Who Is Henry Paulson?

Treasury Secretary Henry Paulson is the architect of the $700 billion financial bailout. Who exactly is Paulson? Newsweek columnist Daniel Gross says Paulson has the tools, experience, contacts and instincts to hammer out deals involving financial firms.

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MELISSA BLOCK, Host:

From NPR News, this is All Things Considered. I'm Melissa Block.

MICHELE NORRIS, Host:

And I'm Michele Norris. And we're going to learn more now about the man who's organizing what might be the biggest bailout in American history. There are a few key things that most people know about Treasury Secretary Henry Paulson. He was the former chairman and CEO of Goldman Sachs. Back in the '70s, he worked in the Nixon White House. But since Paulson spent most of his professional life in the private sector, there is much the public does not know. The current issue of Newsweek magazine posed a question we've been pondering here. Who is this guy who's become, by default, the face of American capitalism? Daniel Gross wrote the Newsweek story called "The Captain of Wall Street," and he joins us now. Welcome to the program, Mr. Gross.

BLOCK: Thanks, Michele.

NORRIS: In your profile, you try to answer that question. And you note that Paulson is in some ways the ideal person to deal with the Wall Street mess. Why?

BLOCK: Well, he spent 32 years on Wall Street working for Goldman Sachs, which is really the elite among the elite of investment banks. So, he understands the capital markets, what's going on on Wall Street, what motivates the players on Wall Street, far better then either of his predecessors. So Paulson has the tools, the experience, the contacts and the instincts to hammer out these kind of deals involving financial firms.

NORRIS: Do me a favor and very quickly tick through Mr. Paulson's resume, beginning with his college years at Dartmouth, where I understand he was called The Hammer.

BLOCK: He was offensive lineman at Dartmouth, class of 1968. He was all-Ivy and Phi Beta Kappa, worked in Washington briefly, was in the Nixon White House, a Harvard MBA. Then joined Goldman Sachs in 1974 in Chicago. Spent his entire career there; he was an investment banker, helped build up their Asian business, rose to CEO, and was known really as someone who is very disciplined, hardworking, hard-charging. Not a schmoozer, not a back-slapper but focused on execution, details, and getting deals done.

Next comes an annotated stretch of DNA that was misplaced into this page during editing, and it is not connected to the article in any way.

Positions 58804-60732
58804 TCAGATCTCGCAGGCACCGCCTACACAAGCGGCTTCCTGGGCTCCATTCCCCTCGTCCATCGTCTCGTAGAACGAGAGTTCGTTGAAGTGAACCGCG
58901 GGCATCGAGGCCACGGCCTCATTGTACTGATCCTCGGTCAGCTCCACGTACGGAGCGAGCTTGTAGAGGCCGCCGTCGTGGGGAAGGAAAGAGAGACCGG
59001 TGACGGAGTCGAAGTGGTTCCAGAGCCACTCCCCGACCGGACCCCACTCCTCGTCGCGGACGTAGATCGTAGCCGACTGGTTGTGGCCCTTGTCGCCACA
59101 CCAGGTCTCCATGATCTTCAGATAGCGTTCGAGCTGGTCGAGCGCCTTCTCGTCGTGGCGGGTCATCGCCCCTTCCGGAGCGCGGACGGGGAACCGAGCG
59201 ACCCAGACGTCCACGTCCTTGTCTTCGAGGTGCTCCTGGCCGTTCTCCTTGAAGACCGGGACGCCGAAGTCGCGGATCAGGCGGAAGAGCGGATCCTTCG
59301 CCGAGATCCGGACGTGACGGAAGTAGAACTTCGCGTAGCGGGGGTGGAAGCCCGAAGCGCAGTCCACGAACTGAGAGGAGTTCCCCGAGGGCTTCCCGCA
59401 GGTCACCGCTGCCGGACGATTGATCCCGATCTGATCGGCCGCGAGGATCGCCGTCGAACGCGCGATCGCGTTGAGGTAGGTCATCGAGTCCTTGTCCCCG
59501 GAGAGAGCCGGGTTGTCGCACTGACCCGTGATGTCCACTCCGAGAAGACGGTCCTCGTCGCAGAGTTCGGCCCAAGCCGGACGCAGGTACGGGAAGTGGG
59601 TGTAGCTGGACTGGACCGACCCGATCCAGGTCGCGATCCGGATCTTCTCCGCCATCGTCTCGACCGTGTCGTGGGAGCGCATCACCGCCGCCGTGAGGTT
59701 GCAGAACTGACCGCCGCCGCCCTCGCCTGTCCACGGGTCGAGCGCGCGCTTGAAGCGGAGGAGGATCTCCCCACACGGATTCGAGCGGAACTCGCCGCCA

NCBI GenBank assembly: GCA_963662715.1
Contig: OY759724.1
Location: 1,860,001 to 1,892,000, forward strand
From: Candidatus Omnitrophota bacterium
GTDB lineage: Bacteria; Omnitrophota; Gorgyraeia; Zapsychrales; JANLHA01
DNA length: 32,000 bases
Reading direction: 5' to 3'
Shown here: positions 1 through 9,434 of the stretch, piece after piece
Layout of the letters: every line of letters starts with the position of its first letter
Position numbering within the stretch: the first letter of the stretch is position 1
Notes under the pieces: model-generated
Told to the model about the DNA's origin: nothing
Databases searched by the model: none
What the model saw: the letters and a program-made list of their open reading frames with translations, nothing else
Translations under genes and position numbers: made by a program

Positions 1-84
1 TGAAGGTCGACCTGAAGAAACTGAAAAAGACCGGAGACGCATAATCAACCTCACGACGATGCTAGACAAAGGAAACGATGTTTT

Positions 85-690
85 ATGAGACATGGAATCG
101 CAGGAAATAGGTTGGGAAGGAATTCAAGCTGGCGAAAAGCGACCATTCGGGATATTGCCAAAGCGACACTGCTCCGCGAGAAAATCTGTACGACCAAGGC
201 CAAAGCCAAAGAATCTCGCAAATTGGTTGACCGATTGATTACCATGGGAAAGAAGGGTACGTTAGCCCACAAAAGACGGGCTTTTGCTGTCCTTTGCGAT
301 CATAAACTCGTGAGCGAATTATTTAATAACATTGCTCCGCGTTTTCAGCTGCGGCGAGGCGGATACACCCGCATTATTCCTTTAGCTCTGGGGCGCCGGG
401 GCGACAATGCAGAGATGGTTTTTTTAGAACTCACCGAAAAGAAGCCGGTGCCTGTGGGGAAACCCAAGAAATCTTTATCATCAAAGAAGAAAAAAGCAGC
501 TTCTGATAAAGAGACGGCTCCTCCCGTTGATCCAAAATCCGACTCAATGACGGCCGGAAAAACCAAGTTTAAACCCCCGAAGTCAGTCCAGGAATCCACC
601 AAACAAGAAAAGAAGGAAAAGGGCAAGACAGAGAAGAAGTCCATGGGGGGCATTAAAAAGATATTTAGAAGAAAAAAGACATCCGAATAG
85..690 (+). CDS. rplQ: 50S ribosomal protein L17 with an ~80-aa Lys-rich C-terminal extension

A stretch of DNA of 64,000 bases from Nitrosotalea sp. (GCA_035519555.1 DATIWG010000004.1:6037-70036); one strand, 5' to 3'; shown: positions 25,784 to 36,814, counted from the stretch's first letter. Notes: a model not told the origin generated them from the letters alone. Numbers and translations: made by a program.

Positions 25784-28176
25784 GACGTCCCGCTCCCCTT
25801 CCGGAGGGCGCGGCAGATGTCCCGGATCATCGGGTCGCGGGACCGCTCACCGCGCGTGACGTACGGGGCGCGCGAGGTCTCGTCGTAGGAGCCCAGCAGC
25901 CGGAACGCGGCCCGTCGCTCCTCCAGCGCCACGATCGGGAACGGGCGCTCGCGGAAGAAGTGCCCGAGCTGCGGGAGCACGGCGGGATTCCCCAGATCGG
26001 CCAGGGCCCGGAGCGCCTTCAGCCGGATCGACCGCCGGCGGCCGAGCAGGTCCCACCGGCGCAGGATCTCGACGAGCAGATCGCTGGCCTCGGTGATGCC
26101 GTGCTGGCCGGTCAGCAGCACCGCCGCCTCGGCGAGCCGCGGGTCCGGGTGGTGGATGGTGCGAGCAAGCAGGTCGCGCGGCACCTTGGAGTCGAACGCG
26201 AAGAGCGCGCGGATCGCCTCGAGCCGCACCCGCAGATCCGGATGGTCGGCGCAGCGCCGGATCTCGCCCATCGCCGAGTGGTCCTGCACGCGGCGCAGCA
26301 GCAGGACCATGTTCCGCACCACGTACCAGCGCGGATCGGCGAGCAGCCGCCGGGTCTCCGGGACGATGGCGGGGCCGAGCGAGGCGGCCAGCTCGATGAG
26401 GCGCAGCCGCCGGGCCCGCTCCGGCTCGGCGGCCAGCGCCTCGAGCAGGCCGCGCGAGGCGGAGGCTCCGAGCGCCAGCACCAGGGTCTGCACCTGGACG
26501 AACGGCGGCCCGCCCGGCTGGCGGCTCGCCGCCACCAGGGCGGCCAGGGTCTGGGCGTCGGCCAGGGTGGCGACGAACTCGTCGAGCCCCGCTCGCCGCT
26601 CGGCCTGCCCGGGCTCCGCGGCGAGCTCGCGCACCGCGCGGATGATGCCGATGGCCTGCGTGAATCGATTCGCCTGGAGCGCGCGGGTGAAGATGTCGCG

NORRIS: He is a very rich man. His stake in Golden Sachs was worth more than $500 million when he left the firm. That value has certainly dropped in the past 10 days but still, incredible wealth we're talking about. Does he have affluent roots?

BLOCK: He does not come from big money. He certainly made a lot. And he was also known for being involved in some charitable causes. He was the chairman of the Nature Conservancy. He's a big tree hugger and bird-watcher.

NORRIS: In terms of economic theory, who's his guru?

BLOCK: Well, right now he's a member of the church of what works today. He has been a free-market Wall Street creature his whole life. Now that Wall Street is imploding, he has embraced government activism on a level not seen since the New Deal.

NORRIS: Any quick anecdote or a very quick story you could relay that speaks to his leadership style at Goldman Sachs and might provide a clue as to how he might deal with the road ahead?

BLOCK: There was an episode in 1994 when the bank had lost a lot of money. It was still a private partnership. People were leaving, and they were trying to convince people why they should stay. And one person talked about the culture of the firm, how they needed to stick together. Another talked about the history, and all they had been through. And he stood up and talked about the nuts and bolts. Here's how we lost the money. Here's how we're going to get back to profitability. This is why you should stay. These are the things we're going to execute. It's a similar sort of thing to what he's doing now.

NORRIS: Does he shift down or shift up under pressure?

BLOCK: I think he's pretty steady. You see him on TV. He has a very even keel. He's someone who obviously has a great amount of stamina in terms of his ability to work around the clock. He told me that, you know, for him the only difference between Saturday and Sunday on the one hand, and Monday and Tuesday on the other, is that on Monday and Tuesday the markets are open.

NORRIS: Daniel Gross, thanks so much for being with us.

BLOCK: Thank you.

NORRIS: Daniel Gross is a columnist and a senior editor for Newsweek magazine. He was speaking to us about an article in the current issue called "The Captain of the Street," a profile of Treasury Secretary Henry Paulson.

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